By Patrick OConnor - 07/27/05 12:00 AM EDT
Deputy White House Chief of Staff Karl Rove told a group of college students and lobbyists yesterday that the House will move a Social Security reform bill before the Senate will.
Rove said the House would act in September and the Senate would follow soon thereafter.
He made his remarks during an afternoon rally of Students for Saving Social Security, according to a source in attendance. President Bush and Treasury Secretary John Snow also addressed the rally, which was held at the Eisenhower Executive Office Building.
Rove’s remarks contrast with a popular assumption on Capitol Hill that the Senate would act first on Social Security reform before House leaders would schedule a vote on the controversial measure.
Senate Finance Committee Chairman Chuck Grassley (R-Iowa) has had difficulty building the necessary consensus on his committee to move a bill to the Senate floor.
Asked about his own timeline for Social Security reform, House Ways and Means Committee Chairman Bill Thomas (R-Calif.) told a group of reporters at the National Press Club last week that his committee would introduce some form of retirement-security legislation “probably in early September.”
Since January, Thomas has maintained that Social Security reform is just one component of a three-part retirement-security overhaul — the other two being pension and savings reform. Thomas has not yet discussed the details of his potentially sweeping reforms, nor will leadership comment on its particulars.
“We’re working constantly with Chairman Thomas,” House Speaker Dennis Hastert (R-Ill.) told The Hill yesterday after he was asked about what he knew of the Thomas plan.
Reps. Jim McCrery (R-La.), Sam Johnson (R-Texas), Paul Ryan (R-Wis.) and Clay Shaw (R-Fla.) held an afternoon press conference in support of their bill to create personal retirement accounts from the excess payroll taxes that currently feed the Social Security trust fund.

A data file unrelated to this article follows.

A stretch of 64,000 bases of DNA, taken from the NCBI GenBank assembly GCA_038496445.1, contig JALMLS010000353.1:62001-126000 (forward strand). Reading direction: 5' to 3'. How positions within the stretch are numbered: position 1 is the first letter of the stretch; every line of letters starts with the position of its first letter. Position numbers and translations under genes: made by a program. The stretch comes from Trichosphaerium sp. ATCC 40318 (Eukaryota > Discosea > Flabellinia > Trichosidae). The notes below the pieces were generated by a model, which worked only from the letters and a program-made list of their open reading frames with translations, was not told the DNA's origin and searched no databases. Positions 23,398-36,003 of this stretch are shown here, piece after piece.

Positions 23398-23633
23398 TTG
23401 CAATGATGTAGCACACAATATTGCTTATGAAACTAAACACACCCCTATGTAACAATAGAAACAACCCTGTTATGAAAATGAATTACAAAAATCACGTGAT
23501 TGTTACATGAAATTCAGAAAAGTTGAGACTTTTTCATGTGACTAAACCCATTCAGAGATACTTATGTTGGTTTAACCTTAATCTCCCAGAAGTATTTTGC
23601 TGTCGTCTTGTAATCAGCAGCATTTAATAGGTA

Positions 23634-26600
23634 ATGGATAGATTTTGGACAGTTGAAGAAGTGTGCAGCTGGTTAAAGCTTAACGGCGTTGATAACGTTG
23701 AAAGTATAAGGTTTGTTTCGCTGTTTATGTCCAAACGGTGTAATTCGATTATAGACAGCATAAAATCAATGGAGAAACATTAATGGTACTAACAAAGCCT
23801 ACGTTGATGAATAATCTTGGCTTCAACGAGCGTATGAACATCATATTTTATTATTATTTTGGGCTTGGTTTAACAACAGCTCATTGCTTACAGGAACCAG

Asked about the bill shortly after his own press conference on the Central America Free Trade Agreement (CAFTA), Hastert said, “It’s still a work in progress.”
He added that leadership would likely determine its approach to Social Security reform when Congress reconvenes in the fall.
Democratic leaders unveiled their own plan yesterday, but it did not address Social Security or its projected solvency. Instead, their bill is meant to encourage investment, especially in lower-income communities.
Rove’s comments come as House leaders scramble to pass CAFTA and in the week before both chambers wrap up their summer business in time for the monthlong August recess.
For his part, Bush joked with the 200 or so college students and lobbyists in attendance during his speech, the source said.
The president told the assembled guests that “groups like MoveOn-dot-something” have been attending congressional town-hall meetings and “raising cane” about Social Security reform. Meanwhile, Bush said, “our folks have been working” on changing the entitlement system, the source wrote in an e-mail.
In addition to the college students, lobbyists from COMPASS, the Business Roundtable, the National Association of Manufacturers, America’s Community Bankers, 60-Plus, the Financial Services Forum and the Financial Services Roundtable were all in attendance.